Legacy and backwards compatibility cause lots of problems in Software Development and Internet Explorer is an example of a product that has more problems than most in this regard. In my 6 years at Microsoft not a year has gone by where, at least a portion of my job, hasn’t been about getting companies off of IE(x) and on to IE(x). January 12th 2015 will go down in my memory as the second final battle in this horrible war, a war which has caused so much pain, sleepless nights and lost productivity.
You see on the 12th of January 2016 Microsoft ended support for IE8,9 and 10 and nothing in my experience gets IT departments more focused on upgrading browsers than running critical line of business apps on software that is out of support. After 12 January 2016, only the most current version of Internet Explorer available for a supported operating system will continue to receive security updates, in short this will mean IE8, 9 and 10 will no longer be patched against known malware, virus or security issues since IE11 is the most current version of IE on Windows 7, Windows 8.1 and Windows 10.
IE upgrades are a headache for IT departments, many companies rely on web based line of business (LOB) apps that were either, developed a long time ago or by 3rd parties (some of which may no longer be in business) if you’re upgrading a browser than you need to make sure you have a plan to keep those legacy apps running. Many of these apps haven’t been built too web standards or worse still take dependencies on IE specific features (or bugs). I have seen companies that have over a thousand of these web based systems. To your average IT guy upgrading a browser is about as an enjoyable experience as passing a kidney stone.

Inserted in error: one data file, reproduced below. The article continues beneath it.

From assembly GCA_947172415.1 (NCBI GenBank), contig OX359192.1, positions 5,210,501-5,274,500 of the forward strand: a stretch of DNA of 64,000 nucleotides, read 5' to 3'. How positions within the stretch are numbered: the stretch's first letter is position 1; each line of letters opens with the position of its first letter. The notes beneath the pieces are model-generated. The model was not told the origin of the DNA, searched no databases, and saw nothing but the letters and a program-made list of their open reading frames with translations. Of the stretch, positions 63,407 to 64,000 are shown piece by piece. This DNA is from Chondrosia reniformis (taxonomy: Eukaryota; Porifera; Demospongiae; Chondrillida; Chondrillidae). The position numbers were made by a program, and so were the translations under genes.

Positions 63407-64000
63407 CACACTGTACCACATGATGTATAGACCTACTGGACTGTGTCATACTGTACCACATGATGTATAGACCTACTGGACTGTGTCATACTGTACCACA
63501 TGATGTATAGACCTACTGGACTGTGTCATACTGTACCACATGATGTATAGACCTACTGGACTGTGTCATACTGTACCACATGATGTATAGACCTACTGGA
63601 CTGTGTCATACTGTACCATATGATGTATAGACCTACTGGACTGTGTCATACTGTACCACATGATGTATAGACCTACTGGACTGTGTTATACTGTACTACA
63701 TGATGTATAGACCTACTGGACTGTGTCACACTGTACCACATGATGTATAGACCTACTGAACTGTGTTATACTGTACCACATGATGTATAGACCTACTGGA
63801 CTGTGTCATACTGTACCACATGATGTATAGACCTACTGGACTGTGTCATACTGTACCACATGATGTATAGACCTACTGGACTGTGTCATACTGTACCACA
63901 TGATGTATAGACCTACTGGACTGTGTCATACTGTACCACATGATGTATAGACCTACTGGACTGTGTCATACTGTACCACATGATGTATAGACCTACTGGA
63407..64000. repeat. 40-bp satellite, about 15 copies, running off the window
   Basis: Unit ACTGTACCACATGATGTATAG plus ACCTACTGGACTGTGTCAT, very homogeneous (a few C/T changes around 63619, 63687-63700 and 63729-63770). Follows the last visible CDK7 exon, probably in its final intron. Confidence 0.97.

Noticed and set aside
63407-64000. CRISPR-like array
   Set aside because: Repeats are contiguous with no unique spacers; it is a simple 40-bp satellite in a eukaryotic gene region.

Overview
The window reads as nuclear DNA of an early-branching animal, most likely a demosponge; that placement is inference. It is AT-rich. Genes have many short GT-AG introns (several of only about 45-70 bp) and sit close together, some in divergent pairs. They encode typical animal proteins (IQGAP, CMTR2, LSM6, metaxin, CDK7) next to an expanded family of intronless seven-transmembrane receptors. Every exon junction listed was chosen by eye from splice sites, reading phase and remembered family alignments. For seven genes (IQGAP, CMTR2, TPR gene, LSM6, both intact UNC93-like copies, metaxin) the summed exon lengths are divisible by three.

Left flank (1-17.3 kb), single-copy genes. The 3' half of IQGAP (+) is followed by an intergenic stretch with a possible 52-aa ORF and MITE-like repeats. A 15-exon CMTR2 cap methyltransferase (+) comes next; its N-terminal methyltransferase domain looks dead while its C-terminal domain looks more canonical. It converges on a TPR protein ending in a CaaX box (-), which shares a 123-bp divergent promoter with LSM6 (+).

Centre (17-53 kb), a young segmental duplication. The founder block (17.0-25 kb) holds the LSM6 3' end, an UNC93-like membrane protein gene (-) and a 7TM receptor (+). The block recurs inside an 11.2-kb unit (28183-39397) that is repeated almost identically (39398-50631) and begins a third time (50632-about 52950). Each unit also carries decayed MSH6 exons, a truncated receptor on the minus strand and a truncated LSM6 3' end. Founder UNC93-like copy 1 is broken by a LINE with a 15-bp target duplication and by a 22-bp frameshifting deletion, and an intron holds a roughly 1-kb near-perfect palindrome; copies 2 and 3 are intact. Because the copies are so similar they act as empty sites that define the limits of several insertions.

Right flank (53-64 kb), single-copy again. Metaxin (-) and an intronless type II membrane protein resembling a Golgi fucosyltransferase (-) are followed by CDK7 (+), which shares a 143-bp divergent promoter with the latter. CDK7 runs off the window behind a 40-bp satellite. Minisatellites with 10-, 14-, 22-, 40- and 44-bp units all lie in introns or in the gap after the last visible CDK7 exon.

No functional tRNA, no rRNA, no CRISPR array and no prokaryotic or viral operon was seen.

The history of IE and backwards compatibility is a warning to anyone that builds web systems: Always bet on standards, never on browser specific functionality. That still rings true today, if the new company expenses system that you are developing is taking a dependency on some awesome new feature in Chrome on Android that isn’t a standard yet – but it’s ok because everyone in your company uses Chrome on Android – just think for the poor guy in 2020 who might have to pick that apart when the company moves to the new Myspace phone (the Myspace phone is going to be huge in 2020 by the way). The sobbing wreck of a man working weekends, having to cancel his hoverboard vacation so that he can get expenses working right on the 3D holographic display.
If you are currently developing a site and your test matrix includes IE8, 9 or 10 because of a customer or internal business unit running one of these browsers, now is a great time to raise this with your boss or the customer. Is it still required to support those browsers are the customers aware that those browser no longer have support? Have they seen the Microsoft announcement.
In the future these problems won’t exist. Microsoft Edge has moved to an evergreen browser model and so it will always be up to date (much like the underlying Windows 10 operating system).
I said at the top of this post that this is the second final battle, there is still one more battle to go before we reach the nirvana of the evergreen browser in the enterprise. IE11 > Microsoft Edge, but of course that’s going to require companies moving to Windows 10 first and is a battle for another day.
If you want to see if your website might have issues with Microsoft Edge we have developed a free tool than scans your site for common compatibility issues, you can find the tool over here.